Ottolenghi’s grilled mackerel with pesto and courgettes

Doesn’t that mackerel look astonishing? It was such a beautiful lilac pink that it seemed a shame to cook it but, well, needs must when the stomach grumbles. I saw this recipe on the Guardian’s site at the weekend and the thing that interested me about it was the use of sorrel in the pesto. You’re thinking in a Clouseau-esque way but, ha, Louise, you have made ze typo: zer is no zorrel in your title. And you’d be right in one respect and wrong in another.

I did make the pesto with sorrel as per the recipe but I have not made it an essential part of this dish because, well, I couldn’t really taste it. Sorrel to me is the most sharp and citrussy of herbs, it makes a brilliant bedfellow for fish as I said last month and, since it’s not easy to find I think it’s a bit of a waste to use it for this when its very character is lost. So, although grilled courgettes tossed with pesto and lemon juice served with mackerel and rocket is delicious, I don’t think it matters if the pesto used is made with some other herb or leaf. I think a homemade rocket or watercress pesto, thinned with a few extra squeezes of lemon (or even lime) juice would be just as good and a lot less difficult to source. Or just use good old pesto alla Genovese. After all it’s the contrast that matters: oily fish with slightly crispy yet soft courgettes with some herbs and lemon juice made into a sauce. Who knows, you might even get some sun to go with it this weekend…though sadly, right now, that seems about as likely as finding sorrel in a supermarket.

For two you will need:
Cupboard (or things you may already have)
sea salt and black pepper
olive oil, about 2 tablespoons

Shopping list
courgettes, 2 medium (about 350g)
mackerel fillets, 2 large or four small
rocket, small handful (about ¼ of one of those 50g bags)
ready-made pesto, a couple of tablespoons (if you want the sorrel pesto recipe you can find it here)
lemon, 1

How to
1. Rinse the rocket leaves and wipe the surface of the courgettes if necessary.
2. Top and tail the courgettes and cut them on the diagonal into 1cm-thick slices. Put them in a bowl with a tablespoon of olive oil, season and stir so that all the slices are coated.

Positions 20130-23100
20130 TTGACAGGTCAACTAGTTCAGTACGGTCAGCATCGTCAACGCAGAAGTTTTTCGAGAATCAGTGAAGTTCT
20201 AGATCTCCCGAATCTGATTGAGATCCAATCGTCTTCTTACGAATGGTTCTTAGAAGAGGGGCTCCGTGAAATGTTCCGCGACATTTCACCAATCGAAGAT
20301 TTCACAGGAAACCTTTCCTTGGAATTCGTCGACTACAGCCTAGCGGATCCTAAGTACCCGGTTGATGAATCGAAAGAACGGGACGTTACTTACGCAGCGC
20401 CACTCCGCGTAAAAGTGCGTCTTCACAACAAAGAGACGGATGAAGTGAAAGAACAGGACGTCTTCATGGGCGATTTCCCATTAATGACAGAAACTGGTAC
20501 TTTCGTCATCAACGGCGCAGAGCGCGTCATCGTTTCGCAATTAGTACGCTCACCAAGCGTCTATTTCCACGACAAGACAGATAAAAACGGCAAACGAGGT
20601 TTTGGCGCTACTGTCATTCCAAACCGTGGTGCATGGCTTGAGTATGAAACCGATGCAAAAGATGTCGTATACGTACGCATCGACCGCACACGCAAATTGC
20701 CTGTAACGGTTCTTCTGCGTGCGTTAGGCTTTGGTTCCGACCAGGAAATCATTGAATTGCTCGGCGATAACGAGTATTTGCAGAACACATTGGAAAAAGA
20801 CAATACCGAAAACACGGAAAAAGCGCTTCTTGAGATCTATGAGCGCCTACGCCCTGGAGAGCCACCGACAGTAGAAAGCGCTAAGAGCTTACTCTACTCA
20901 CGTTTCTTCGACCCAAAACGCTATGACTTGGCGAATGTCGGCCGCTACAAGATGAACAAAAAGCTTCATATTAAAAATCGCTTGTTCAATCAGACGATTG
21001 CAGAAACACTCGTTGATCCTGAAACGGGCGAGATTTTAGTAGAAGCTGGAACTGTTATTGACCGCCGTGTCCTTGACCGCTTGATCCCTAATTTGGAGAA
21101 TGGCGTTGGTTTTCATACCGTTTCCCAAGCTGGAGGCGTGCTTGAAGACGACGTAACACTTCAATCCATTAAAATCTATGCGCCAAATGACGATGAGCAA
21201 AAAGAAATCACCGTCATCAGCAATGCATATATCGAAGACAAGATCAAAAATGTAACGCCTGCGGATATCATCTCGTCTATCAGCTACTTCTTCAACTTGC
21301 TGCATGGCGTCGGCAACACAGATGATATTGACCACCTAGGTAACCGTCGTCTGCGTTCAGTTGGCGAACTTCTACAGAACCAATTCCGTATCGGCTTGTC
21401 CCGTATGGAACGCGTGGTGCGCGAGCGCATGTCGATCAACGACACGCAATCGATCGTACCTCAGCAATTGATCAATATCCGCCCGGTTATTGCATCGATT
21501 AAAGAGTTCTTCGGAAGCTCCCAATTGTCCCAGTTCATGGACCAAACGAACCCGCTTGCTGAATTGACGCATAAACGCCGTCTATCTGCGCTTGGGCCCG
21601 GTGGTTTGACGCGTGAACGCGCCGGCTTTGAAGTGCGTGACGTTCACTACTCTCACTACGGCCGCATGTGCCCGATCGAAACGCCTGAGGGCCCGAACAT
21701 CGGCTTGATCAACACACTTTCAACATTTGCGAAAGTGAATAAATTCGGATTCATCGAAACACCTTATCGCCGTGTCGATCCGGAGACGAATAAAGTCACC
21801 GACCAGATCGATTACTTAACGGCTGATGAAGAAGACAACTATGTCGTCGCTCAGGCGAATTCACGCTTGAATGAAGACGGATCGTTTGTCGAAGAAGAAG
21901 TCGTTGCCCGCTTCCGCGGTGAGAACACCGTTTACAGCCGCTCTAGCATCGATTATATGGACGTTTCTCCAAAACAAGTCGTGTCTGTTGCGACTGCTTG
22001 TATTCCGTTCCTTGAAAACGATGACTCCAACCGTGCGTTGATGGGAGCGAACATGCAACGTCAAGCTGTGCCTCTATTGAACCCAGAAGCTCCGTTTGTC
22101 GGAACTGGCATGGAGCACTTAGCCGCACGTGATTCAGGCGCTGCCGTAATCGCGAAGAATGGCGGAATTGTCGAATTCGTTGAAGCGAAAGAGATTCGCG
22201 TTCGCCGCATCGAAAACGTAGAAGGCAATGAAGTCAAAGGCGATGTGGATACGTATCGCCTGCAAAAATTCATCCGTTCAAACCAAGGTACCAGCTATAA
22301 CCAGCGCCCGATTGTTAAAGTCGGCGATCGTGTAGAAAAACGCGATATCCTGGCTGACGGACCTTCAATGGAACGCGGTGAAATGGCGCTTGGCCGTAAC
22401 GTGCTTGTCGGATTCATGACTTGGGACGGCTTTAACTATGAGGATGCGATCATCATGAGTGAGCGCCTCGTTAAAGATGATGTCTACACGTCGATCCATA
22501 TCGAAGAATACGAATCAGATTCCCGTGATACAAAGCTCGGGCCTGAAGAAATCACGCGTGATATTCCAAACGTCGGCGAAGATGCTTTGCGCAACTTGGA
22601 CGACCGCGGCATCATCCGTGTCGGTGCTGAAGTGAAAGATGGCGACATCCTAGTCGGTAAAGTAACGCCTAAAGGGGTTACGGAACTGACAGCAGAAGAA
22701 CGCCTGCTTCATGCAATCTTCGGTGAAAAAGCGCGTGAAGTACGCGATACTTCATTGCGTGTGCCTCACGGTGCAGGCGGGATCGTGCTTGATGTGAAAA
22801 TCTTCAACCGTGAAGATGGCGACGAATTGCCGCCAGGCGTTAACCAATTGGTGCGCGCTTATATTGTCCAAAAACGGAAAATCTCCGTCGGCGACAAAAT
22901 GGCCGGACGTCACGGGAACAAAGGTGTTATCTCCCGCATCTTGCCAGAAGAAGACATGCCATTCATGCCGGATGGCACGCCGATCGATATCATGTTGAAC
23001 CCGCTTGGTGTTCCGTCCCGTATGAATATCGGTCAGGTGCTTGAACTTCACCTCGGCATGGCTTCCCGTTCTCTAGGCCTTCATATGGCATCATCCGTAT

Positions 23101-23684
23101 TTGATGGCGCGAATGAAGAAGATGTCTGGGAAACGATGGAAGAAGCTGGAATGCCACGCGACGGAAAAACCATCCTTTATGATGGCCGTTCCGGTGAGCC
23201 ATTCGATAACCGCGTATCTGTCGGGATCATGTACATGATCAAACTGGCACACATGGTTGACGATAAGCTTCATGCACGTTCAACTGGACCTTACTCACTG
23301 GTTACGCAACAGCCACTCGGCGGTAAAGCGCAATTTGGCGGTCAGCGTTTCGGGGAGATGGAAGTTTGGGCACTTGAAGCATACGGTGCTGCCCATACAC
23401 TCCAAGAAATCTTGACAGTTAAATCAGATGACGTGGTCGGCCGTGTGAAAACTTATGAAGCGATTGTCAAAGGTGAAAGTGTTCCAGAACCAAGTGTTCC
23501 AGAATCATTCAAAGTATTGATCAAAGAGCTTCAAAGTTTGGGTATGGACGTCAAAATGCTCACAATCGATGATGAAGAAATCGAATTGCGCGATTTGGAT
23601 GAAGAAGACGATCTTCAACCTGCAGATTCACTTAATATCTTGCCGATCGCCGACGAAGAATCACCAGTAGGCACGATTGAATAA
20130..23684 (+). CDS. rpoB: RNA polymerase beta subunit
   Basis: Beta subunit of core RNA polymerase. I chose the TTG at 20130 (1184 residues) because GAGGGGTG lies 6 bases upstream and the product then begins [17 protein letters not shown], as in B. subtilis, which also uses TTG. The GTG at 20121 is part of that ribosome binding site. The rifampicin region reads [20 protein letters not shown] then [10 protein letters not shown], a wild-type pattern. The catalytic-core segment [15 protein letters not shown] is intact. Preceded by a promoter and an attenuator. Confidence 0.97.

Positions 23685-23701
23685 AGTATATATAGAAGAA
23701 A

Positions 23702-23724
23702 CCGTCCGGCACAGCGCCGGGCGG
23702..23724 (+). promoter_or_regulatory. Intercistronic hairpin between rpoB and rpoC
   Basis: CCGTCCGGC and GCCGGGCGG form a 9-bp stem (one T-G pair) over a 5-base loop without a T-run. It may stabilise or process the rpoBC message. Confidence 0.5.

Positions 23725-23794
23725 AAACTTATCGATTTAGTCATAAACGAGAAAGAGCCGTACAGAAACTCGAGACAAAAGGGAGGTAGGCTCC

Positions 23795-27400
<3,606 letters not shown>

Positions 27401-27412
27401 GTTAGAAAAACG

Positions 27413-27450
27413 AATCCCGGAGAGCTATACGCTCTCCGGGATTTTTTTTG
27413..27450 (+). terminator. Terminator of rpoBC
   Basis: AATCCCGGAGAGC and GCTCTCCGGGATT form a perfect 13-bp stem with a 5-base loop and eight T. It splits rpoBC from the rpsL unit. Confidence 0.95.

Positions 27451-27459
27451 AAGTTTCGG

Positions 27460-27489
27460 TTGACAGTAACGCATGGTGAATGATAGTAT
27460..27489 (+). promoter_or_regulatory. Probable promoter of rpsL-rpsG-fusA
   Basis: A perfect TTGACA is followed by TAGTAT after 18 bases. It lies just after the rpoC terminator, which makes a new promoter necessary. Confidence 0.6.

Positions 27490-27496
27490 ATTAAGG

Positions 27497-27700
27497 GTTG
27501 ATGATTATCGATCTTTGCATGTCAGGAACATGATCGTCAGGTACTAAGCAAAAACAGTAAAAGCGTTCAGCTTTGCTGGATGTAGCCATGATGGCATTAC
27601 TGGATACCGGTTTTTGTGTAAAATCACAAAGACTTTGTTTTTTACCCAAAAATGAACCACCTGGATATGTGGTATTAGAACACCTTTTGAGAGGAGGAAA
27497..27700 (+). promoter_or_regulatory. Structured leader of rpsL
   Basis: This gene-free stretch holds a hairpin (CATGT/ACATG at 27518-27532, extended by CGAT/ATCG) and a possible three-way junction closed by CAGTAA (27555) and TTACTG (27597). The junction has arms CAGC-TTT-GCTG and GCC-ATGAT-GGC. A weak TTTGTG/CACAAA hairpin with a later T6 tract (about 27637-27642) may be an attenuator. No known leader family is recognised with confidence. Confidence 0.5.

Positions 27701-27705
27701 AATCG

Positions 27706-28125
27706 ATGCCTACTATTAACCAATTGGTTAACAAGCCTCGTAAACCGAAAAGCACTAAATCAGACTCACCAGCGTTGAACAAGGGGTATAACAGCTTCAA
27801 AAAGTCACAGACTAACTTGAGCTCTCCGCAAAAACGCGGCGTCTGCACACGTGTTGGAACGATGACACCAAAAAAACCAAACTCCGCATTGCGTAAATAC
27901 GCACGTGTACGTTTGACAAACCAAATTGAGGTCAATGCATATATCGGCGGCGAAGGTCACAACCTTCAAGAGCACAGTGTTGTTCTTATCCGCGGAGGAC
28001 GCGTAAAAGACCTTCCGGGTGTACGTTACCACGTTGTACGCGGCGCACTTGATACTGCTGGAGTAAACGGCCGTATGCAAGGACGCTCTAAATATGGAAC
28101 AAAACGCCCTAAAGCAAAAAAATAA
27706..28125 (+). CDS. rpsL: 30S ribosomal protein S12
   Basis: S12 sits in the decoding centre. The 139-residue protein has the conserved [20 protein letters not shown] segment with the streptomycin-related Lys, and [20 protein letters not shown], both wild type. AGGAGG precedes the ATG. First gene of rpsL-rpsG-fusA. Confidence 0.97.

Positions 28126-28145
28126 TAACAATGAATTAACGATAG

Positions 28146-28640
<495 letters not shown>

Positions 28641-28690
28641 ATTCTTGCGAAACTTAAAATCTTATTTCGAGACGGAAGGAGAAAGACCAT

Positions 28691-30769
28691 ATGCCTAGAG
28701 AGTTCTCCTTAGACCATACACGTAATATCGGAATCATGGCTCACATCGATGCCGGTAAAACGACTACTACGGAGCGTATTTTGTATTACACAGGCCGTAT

3. Zest (use it in a salad dressing, for this, or sprinkle it over the mackerel and rocket at the end) and juice the lemon.
4. Run a hand over the fleshy side of the fish fillets and pull out any remaining bones.
5. Place a frying or griddle pan over a medium heat, add the courgette slices and grill on each side for a few minutes until soft. The Ottolenghi recipe doesn’t mention anything about whether they should colour or not but mine did so don’t be surprised if that happens.
6. When the courgettes are soft (and, in my case, golden brown too) put them in a bowl with a tablespoon of pesto and mix together well. Mix the other tablespoon of pesto with a tablespoon of lemon juice to make a thick sauce.
7. Put a little bit of oil onto the mackerel’s skin (not too much; it’s already pretty oily) and put skin-side down in the same griddle/frying pan and cook for about three minutes until the skin is crispy before turning.
8. Whilst the fish is cooking, divide the courgettes between two plates and top with a handful of rocket.
9. Once both sides of the mackerel are cooked, pour the rest of the lemon juice over it, then place on top of the rocket. Drizzle with the pesto-lemon juice mix, add a bit more rocket and serve.

This entry was posted in Fish recipes, Gluten-free, One pot, Recipes from magazines and newspapers, Spring vegetable recipes, Summer recipes, The Guardian, Wheat-free, Yotam Ottolenghi and tagged , , , , , . Bookmark the permalink.

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